Eventually I came down enough to take charge of my faculties, & there follow’d a floaty few hours watching the ship scythe through the midnight sea. Being thrown into bunk class with another thirty Western tourists was cool, as I found a few new friends for the islands, which we’ll be arriving at in the morning.
This morning we pull’d into the Andaman capital, Port Blair, a sleepy little paradise with an old imperial residence swarming with banyan trees. The Andamans were once a post-1857 penal colony to deal with the aftermath of the Indian Mutiny, putting the ‘subversive’ anti-imperialists here rather like the Nazi’s Dachau, the French Devil’s Island & South Africa’s Robben Island. The Andamans are also like the English Channel Islands, being the only Indian ‘soil’ occupied by the Japanese during WW2, apart from a few cross-border excursions from Burma.
After a couple of hours pottering about the place – including an 8 egg omelette to counter the slops I’d been eating in Bunk Class -, a group of us (about 12 in total) bought some hammocks & then caught a boat to Havelock Island. I instantly hired a bike (my first one with gears) & razzed off round the island to Beach Seven (they don’t have names), making camp on the beach with Steve from England, a French guy & an Israeli lass, all in their early 20s.
The rest of the day was spent swimming, snorkeling, writing, & playing chess in the village with the locals. I’ve also found the next new Olympic sport… hermit races. Basically, you choose a hermit crab from the beach & place it in the centre of a circle drawn in the sand… first crab to the perimeter wins. We’ve also been cooking for ourselves & you will soon be able to taste the fruits of my newly acquired culinary skills – masalas & chapattis.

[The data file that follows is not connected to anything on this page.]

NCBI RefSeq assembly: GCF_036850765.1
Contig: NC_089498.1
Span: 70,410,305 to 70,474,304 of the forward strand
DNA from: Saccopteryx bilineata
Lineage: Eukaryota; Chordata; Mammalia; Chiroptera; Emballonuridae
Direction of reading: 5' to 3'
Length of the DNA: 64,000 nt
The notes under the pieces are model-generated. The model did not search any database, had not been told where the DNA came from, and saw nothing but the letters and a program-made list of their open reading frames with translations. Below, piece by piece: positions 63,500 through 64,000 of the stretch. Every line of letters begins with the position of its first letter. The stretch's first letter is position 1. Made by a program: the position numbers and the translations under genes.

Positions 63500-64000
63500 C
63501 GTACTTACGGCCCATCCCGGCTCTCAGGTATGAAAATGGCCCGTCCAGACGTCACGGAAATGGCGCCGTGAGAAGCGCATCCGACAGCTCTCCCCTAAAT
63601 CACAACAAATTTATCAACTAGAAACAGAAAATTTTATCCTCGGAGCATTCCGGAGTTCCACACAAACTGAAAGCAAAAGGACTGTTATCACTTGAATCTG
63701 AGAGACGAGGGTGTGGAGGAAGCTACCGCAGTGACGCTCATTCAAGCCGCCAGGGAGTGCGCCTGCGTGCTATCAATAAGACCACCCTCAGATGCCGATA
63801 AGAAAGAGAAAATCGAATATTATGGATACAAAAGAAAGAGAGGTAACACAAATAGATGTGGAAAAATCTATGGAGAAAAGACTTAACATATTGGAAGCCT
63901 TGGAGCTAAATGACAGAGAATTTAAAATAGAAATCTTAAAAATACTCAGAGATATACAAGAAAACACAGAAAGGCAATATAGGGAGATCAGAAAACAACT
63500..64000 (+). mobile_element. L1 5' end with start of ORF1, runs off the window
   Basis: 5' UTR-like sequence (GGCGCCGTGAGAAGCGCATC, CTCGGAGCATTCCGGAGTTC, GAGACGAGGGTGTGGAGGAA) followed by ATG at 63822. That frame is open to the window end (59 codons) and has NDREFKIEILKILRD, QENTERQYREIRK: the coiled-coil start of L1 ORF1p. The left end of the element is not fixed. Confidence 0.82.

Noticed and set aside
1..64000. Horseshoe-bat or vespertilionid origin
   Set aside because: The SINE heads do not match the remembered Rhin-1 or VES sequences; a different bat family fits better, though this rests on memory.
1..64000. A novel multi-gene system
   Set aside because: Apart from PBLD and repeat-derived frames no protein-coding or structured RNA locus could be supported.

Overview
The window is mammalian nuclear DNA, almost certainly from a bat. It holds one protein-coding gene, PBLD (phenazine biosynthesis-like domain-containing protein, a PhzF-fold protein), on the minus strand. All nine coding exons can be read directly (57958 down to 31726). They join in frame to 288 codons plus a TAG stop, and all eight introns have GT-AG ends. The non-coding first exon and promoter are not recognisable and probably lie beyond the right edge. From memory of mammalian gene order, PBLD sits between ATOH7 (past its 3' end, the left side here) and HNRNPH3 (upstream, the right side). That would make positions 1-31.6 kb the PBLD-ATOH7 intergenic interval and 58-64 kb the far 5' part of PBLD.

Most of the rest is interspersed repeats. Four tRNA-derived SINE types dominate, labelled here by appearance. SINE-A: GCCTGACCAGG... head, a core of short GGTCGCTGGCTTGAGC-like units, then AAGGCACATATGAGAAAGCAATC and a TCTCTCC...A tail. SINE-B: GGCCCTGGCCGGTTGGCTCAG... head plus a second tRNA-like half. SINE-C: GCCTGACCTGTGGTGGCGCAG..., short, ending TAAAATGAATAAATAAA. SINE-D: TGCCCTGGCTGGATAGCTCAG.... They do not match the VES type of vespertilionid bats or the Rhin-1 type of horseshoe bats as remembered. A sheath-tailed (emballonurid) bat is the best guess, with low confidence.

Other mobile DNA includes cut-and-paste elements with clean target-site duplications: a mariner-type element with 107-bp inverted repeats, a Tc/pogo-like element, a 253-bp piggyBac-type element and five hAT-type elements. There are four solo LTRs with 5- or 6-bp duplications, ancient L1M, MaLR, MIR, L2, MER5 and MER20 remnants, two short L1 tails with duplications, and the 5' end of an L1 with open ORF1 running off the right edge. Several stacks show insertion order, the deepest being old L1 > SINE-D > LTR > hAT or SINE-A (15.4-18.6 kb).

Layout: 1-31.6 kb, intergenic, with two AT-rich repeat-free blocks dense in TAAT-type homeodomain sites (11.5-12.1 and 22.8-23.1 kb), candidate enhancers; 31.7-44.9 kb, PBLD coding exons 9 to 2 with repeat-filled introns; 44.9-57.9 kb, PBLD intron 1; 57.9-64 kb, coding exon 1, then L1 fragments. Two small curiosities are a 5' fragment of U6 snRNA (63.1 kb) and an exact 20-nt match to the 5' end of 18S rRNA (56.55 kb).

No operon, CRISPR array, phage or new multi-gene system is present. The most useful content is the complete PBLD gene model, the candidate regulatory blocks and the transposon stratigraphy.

Then going to sleep above the scritches of en masse hermit crabs & the sounds of the Indian ocean, under a delectably bright balloon was beyond beautiful.
My defining moment of the Andamans came this morning… Celia. She is a fine & feisty Norwegian Blonde, who while riding the rough track to the campsite I was struck by a fine ass, pass’d her, stopp’d & invited her for a spliff & a ride. So we took a tour of the island’s beaches, producing a moment to smile about til I die. On my left was the lumescent turquoise ocean, on my right the lush jungle, up above a perfect sun, down below a mighty motorbike, up in front the open road & right behind a gorgeous blonde. When spending a day at the office one likes to have pictures of sexy ladies to look at… I was sat writing my poetry while her skimpily clad curvature splash’d in the waves.
After dropping her off & getting back to the site, the police moved us on from our impromptu site this morning – no permits – so, I took a boat back to the capital where I had to soak my feet in Dettol water and cover them in plasters for frolicking among the coral has ripp’d them to shreds. You’ve gotta be real careful with your cuts, I’ve been told, as they can soon go bad in the humidity (and the fuckin flies know exactly where the sores are).
I am now in the wee townlet of Wandoor for a bit of solitude. My boat to Vizag leaves in two days, so I thought I’d have one last adventure before I leave – let’s hope it’s a good done !